The day is finally here. RT if you're ready to get this #Packers season started. #GBvsSEA pic.twitter.com/bW3zNC0sd4The usual formula for success for Mike McCarthy's team is to get the offense in a rhythm and have the defense force turnovers. QB Aaron Rodgers isn't known for winning low scoring affairs. But the Packers are much more likely to win if they keep the score down.
— Green Bay Packers (@packers) September 4, 2014
What I want to see on offense. RT Bryan Bulaga has to have a great game. This memory pales in comparison to the not-touchdown pass to end the Fail Mary game in 2012, but Bulaga was terrible. Rodgers was sacked 8 times, most of them coming in the first half, and most of them recorded by the defender who was running at Bulaga. Seattle's secondary is very good, but Rodgers will have some success if they can protect him. To a lesser extent, the first NFL start for C Corey Lindsey is also a factor, but the Packers can help him on the interior and Seattle's outside pass rush is the main concern.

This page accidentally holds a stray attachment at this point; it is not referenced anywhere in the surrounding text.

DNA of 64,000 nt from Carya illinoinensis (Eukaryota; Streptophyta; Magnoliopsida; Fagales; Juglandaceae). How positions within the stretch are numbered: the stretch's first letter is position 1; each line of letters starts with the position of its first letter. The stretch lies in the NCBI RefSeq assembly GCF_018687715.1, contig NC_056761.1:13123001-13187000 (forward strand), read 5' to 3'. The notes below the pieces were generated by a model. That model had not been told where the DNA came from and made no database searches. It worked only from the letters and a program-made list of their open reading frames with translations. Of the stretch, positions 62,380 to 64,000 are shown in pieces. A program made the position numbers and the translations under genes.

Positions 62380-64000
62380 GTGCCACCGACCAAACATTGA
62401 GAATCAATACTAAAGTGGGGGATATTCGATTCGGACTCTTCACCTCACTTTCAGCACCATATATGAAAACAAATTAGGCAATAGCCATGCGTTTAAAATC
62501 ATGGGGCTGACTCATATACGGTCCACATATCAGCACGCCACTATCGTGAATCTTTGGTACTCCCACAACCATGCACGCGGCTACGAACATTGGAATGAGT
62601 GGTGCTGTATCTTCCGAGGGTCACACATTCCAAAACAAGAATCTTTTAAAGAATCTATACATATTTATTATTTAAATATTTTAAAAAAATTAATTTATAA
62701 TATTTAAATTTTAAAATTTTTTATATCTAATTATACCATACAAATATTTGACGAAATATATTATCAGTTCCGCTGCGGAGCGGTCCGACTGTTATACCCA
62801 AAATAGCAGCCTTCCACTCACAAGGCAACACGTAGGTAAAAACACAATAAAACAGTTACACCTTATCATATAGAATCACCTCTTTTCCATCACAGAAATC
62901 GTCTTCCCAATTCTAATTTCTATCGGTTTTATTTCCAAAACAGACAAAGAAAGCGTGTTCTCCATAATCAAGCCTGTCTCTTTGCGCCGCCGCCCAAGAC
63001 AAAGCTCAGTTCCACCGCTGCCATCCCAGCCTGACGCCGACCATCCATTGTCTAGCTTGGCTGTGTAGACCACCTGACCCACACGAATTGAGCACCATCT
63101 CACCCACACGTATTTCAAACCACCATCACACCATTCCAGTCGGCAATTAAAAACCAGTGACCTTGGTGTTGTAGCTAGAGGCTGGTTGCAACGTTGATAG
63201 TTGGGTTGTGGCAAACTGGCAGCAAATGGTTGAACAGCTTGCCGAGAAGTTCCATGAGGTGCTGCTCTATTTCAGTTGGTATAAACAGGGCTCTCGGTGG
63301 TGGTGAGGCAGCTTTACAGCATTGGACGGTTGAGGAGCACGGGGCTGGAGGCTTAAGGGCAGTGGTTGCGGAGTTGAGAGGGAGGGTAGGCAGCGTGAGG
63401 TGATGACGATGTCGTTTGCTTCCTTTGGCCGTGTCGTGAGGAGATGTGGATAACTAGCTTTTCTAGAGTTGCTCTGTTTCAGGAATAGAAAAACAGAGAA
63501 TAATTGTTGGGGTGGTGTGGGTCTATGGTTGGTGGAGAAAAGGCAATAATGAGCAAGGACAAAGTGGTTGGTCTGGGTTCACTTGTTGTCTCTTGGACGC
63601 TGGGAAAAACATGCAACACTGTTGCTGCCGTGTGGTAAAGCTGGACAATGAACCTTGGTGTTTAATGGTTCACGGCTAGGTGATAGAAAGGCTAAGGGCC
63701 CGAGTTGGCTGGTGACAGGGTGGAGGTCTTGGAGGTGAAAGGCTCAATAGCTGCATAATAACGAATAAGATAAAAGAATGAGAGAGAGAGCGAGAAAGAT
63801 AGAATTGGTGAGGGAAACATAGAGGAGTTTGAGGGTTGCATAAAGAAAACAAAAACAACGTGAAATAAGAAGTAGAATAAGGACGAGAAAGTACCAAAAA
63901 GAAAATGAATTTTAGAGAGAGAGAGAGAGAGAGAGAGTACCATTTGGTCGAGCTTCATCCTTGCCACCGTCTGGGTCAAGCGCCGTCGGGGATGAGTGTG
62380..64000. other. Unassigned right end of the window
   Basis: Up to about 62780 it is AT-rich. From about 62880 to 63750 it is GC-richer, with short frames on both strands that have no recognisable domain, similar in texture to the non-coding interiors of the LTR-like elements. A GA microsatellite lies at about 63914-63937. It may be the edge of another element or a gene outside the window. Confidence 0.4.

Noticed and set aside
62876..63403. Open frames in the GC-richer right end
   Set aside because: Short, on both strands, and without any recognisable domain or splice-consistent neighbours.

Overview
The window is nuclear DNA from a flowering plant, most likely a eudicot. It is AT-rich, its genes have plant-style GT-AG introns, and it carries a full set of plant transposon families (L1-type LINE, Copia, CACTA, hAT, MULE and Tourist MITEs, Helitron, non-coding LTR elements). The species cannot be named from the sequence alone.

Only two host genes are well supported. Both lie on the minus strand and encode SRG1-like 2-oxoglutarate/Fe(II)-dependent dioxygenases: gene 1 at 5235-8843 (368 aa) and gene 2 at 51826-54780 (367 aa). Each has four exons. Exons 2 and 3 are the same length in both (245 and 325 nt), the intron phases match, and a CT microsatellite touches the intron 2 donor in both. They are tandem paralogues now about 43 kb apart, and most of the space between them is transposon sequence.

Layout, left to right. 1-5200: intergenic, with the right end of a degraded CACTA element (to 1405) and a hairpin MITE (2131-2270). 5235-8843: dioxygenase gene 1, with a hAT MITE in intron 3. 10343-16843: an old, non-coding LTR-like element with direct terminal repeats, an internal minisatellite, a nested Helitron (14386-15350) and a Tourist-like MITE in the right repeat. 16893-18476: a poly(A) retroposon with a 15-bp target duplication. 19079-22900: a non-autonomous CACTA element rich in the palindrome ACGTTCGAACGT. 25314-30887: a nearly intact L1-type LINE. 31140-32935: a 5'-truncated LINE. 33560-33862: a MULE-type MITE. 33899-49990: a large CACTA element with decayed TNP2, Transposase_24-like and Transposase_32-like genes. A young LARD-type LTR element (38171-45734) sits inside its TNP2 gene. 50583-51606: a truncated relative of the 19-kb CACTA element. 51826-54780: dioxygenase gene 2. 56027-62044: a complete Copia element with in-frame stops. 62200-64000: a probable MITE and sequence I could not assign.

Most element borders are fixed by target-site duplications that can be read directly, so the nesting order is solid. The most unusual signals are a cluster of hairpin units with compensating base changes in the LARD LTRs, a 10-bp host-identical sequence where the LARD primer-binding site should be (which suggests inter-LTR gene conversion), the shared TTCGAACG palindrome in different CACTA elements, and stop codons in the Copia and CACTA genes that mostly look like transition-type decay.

What I want to see on defense. It's all about stopping QB Russell Wilson. The last time these teams played in Seattle, Wilson had a poor game (it was only his third NFL start) and he completed only 10 passes (9 in reality). The Packers only scored 12 points but they held Seattle to 14 (7 in reality). The Cardinals did the same thing to the Seahawks last season in Week 16; keep the score low and win with a late touchdown. The Cardinals put a ton of pressure on Wilson, kept him from scrambling (only 2 recorded rushes), and allowed only 11 completions. They need to hit the quarterback but keep him contained in the pocket. It's time to see why the Packers signed LB Julius Peppers.
This isn't a projection, the formula for beating the Seahawks is easier said then done, but if the Packers do win it'll be in a low scoring game. Packers 17, Seattle 13.